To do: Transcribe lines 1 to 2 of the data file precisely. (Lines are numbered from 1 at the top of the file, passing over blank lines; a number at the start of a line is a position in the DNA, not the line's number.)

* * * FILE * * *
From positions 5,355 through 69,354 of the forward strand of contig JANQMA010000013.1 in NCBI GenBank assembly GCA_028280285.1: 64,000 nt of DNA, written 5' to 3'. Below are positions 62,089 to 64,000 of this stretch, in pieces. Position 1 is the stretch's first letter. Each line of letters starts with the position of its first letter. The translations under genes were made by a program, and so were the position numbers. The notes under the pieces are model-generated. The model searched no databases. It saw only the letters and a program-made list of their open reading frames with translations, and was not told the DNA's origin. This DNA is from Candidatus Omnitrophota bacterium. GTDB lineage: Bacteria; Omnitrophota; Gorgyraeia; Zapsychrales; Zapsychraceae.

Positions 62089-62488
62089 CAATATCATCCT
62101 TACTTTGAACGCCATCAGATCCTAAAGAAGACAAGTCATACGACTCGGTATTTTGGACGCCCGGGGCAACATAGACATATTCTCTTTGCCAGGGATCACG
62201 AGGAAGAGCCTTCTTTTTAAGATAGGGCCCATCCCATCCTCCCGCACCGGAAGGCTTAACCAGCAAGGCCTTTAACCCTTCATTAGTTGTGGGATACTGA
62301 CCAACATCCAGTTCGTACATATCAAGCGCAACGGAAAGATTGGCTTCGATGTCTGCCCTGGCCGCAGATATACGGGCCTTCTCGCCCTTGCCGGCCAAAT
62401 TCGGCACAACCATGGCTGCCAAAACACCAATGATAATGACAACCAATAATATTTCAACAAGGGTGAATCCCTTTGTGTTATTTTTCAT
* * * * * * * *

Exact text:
From positions 5,355 through 69,354 of the forward strand of contig JANQMA010000013.1 in NCBI GenBank assembly GCA_028280285.1: 64,000 nt of DNA, written 5' to 3'. Below are positions 62,089 to 64,000 of this stretch, in pieces. Position 1 is the stretch's first letter. Each line of letters starts with the position of its first letter. The translations under genes were made by a program, and so were the position numbers. The notes under the pieces are model-generated. The model searched no databases. It saw only the letters and a program-made list of their open reading frames with translations, and was not told the DNA's origin. This DNA is from Candidatus Omnitrophota bacterium. GTDB lineage: Bacteria; Omnitrophota; Gorgyraeia; Zapsychrales; Zapsychraceae.

Positions 62089-62488